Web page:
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ENVIRONMENTAL REASONS FOR CHANGING THE SHAPE OF PHARAOHS’ NECROPOLISES IN THE OLD EGYPTIAN KINGDOM

V. Durmanov
Friday 9 November 2018 by Libadmin2018

ABSTRACT

In the end of the 31 century BC, the Egyptian rulers at the south part of the Upper Nile began build small tombs in the desert to preserve the ownership of the gold rich territory for their heirs. A significant change in the spatial pattern of those buildings took place during the construction of the huge necropolis of the King Djoser, dedicated to an anniversary of the his reign. Using of small stone blocks instead of mud-bricks allowed the transformation of the traditional barrow in the huge six-level pyramidal building. The spatial image of that building was transformed soon into a classical pyramid. The architects of the Old Kingdom continued constructing pyramidal necropolises during the next five centuries. However that building policy in the end contributed to the disintegration of the state. New type of the king’s tombs formed when the fresh generation of Theban kings returned to the traditional burial in the mines. The analysis of the thousand-year development of the spatial image of Egyptian necropolises testifies to the close connection of the political changes in the state with the architectural shape of sacred buildings.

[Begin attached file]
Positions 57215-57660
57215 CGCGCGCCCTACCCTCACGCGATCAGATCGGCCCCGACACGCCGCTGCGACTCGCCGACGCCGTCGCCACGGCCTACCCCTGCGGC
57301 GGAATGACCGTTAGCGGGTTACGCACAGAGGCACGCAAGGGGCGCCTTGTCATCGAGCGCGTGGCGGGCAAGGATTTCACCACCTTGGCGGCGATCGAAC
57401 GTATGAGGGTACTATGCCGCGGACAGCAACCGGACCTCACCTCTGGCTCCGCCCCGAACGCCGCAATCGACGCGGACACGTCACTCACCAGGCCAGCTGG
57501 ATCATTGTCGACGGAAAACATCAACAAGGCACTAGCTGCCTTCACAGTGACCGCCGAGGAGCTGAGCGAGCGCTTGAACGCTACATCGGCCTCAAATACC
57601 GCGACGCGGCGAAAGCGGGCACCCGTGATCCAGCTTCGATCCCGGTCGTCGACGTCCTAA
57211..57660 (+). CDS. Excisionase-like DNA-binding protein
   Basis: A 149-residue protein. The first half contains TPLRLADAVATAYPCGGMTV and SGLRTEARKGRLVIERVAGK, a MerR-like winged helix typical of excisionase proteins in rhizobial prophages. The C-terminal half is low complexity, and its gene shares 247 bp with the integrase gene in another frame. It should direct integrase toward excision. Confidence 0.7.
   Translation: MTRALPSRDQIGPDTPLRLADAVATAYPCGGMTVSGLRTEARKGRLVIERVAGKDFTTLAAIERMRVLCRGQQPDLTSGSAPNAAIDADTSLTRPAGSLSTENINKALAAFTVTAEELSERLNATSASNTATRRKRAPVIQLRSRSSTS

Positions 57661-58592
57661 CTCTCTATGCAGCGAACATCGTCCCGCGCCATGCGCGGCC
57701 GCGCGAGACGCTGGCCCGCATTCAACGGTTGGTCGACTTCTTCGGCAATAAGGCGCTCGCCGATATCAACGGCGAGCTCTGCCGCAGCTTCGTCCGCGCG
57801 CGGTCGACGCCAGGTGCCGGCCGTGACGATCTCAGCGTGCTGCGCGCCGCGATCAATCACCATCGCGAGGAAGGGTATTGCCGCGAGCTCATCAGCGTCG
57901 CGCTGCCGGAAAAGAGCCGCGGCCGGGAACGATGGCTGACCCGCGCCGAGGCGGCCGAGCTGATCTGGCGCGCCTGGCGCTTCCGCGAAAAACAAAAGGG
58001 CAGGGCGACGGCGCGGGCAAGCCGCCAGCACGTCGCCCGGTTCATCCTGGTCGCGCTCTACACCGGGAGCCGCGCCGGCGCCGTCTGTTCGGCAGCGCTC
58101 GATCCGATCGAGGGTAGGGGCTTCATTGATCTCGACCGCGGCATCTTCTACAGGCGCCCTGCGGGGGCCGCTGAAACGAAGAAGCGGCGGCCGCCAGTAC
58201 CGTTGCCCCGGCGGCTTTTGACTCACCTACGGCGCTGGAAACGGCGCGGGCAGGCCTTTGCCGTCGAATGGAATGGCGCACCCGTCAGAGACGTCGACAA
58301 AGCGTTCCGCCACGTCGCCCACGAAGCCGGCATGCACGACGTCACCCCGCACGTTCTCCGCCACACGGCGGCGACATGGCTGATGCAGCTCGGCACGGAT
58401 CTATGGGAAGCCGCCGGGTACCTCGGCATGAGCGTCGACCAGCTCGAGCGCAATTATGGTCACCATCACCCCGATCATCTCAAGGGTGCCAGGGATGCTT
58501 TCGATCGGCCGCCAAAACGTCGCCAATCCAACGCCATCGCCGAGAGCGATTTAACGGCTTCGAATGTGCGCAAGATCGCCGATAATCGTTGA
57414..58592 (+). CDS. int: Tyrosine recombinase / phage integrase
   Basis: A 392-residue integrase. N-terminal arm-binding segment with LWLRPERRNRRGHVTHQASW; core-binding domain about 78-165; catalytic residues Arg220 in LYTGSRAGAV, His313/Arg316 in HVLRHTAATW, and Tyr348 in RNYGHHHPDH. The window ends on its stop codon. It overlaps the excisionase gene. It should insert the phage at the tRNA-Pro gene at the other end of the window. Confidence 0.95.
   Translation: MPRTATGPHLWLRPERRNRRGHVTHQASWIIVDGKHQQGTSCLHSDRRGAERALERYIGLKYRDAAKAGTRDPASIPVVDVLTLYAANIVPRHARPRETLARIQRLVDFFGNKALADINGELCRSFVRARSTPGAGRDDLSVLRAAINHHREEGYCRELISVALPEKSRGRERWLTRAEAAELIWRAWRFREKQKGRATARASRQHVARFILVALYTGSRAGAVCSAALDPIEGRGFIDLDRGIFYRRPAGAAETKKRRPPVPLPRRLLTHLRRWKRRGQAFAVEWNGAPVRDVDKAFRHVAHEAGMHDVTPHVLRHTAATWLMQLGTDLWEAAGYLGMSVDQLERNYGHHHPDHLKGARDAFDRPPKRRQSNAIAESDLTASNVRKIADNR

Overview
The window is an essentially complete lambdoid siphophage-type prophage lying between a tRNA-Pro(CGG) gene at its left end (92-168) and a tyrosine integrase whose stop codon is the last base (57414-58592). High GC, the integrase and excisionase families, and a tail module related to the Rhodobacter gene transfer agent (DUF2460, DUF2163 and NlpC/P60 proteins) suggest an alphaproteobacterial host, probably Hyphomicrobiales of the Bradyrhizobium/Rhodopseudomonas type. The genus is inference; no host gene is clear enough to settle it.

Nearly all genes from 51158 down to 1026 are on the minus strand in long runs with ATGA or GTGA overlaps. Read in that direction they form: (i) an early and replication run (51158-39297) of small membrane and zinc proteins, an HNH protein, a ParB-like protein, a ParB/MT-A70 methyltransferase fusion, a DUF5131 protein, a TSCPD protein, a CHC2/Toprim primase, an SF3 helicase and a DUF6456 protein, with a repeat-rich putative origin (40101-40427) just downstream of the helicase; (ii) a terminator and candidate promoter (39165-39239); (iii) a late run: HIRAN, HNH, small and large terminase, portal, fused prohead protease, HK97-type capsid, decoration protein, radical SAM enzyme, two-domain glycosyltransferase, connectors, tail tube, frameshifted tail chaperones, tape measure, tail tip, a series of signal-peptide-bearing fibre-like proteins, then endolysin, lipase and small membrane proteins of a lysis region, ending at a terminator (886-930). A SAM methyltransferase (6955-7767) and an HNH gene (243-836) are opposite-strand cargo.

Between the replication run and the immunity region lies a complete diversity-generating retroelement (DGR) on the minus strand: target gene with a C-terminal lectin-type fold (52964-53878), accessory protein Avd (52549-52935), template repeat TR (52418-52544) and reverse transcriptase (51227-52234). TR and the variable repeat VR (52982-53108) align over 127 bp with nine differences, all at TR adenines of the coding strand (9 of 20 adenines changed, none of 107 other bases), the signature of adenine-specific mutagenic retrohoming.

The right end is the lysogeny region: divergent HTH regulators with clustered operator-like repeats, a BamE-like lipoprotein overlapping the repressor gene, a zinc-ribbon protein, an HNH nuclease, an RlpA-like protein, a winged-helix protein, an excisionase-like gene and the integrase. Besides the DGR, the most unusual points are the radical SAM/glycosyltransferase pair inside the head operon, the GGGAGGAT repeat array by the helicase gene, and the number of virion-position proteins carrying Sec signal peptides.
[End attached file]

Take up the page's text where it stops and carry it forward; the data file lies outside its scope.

Keywords: architectural shape, necropolis, Old Kingdom of Egypt


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